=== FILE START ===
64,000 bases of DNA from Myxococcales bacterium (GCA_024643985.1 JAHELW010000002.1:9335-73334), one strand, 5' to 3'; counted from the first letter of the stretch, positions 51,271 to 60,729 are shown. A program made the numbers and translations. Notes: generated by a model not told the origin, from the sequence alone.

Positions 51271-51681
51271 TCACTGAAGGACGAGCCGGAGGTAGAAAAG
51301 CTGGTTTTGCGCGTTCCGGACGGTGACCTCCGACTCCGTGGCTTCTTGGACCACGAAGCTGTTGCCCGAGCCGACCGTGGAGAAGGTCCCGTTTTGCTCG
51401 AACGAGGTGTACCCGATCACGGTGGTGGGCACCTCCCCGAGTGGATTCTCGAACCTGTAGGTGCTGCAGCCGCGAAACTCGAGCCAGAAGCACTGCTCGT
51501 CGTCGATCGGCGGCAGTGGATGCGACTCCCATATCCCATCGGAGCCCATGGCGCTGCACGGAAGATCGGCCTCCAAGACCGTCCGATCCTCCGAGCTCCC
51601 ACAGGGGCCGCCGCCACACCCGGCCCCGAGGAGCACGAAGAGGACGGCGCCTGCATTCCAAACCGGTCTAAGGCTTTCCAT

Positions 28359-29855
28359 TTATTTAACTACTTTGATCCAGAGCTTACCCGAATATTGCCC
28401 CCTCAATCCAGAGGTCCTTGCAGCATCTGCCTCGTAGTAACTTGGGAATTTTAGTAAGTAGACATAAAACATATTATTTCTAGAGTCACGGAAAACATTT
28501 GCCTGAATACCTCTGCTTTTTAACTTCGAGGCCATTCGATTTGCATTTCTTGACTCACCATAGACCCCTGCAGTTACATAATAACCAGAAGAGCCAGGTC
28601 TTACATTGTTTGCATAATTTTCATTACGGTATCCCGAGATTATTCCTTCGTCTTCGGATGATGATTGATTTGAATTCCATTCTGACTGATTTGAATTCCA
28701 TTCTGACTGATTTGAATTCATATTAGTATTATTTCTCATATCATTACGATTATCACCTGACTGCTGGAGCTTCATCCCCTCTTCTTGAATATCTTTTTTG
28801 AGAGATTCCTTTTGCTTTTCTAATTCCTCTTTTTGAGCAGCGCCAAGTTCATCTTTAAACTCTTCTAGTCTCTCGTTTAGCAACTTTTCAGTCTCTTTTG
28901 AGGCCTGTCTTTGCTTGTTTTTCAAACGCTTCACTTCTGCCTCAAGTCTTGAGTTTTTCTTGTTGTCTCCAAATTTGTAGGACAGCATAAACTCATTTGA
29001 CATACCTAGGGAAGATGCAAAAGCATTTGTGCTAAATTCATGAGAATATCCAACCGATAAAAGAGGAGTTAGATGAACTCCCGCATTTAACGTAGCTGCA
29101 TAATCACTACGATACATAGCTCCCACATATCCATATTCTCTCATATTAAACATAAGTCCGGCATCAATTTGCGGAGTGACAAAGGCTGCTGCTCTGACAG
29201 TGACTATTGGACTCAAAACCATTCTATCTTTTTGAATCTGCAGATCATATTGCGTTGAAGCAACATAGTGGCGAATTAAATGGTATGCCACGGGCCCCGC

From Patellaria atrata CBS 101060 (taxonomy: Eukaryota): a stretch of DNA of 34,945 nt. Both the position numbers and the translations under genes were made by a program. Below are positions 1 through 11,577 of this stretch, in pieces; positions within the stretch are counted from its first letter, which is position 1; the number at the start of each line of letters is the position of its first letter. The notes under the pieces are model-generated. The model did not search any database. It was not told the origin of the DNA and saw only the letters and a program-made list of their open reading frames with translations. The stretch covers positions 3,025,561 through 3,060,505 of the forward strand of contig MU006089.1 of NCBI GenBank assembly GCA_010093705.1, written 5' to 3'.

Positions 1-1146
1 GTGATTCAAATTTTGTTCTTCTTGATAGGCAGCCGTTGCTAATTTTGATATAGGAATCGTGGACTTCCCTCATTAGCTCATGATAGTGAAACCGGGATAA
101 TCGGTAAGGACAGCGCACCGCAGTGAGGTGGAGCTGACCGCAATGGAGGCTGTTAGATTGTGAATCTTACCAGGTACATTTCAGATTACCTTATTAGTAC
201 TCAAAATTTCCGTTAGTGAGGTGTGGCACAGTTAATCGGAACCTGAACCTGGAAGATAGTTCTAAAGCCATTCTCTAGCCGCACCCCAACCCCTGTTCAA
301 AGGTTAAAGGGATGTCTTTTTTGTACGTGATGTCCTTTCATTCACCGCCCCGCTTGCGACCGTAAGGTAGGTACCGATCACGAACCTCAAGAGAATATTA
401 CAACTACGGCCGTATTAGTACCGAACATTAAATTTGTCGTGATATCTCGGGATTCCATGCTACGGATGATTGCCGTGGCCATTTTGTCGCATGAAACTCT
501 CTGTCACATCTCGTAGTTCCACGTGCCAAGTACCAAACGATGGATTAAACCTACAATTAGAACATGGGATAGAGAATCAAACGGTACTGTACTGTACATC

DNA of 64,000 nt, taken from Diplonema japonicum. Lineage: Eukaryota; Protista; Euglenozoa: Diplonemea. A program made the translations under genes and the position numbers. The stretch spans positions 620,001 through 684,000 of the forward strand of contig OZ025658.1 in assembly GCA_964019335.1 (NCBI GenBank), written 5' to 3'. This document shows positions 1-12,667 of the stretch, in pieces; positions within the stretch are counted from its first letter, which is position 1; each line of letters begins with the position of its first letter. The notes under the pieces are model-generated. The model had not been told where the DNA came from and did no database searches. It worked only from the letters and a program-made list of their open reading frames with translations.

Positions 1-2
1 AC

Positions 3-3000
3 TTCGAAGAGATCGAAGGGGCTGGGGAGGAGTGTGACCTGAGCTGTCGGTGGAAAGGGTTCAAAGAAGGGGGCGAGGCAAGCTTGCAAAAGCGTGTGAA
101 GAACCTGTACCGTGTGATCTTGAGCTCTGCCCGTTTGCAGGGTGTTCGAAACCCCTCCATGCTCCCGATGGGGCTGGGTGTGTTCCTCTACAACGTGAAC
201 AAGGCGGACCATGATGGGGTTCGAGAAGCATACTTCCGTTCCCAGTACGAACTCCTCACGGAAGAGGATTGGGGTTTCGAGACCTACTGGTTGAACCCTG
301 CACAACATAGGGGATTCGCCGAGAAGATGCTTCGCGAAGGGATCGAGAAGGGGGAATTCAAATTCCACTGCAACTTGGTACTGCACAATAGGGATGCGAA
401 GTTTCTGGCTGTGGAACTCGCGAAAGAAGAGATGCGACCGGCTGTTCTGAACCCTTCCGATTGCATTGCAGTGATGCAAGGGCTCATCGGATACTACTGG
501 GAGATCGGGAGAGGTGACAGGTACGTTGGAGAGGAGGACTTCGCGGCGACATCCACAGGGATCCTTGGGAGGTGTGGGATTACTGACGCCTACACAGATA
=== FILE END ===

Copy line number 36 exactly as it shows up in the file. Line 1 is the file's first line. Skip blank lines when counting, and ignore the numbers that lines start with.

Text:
501 GAGATCGGGAGAGGTGACAGGTACGTTGGAGAGGAGGACTTCGCGGCGACATCCACAGGGATCCTTGGGAGGTGTGGGATTACTGACGCCTACACAGATA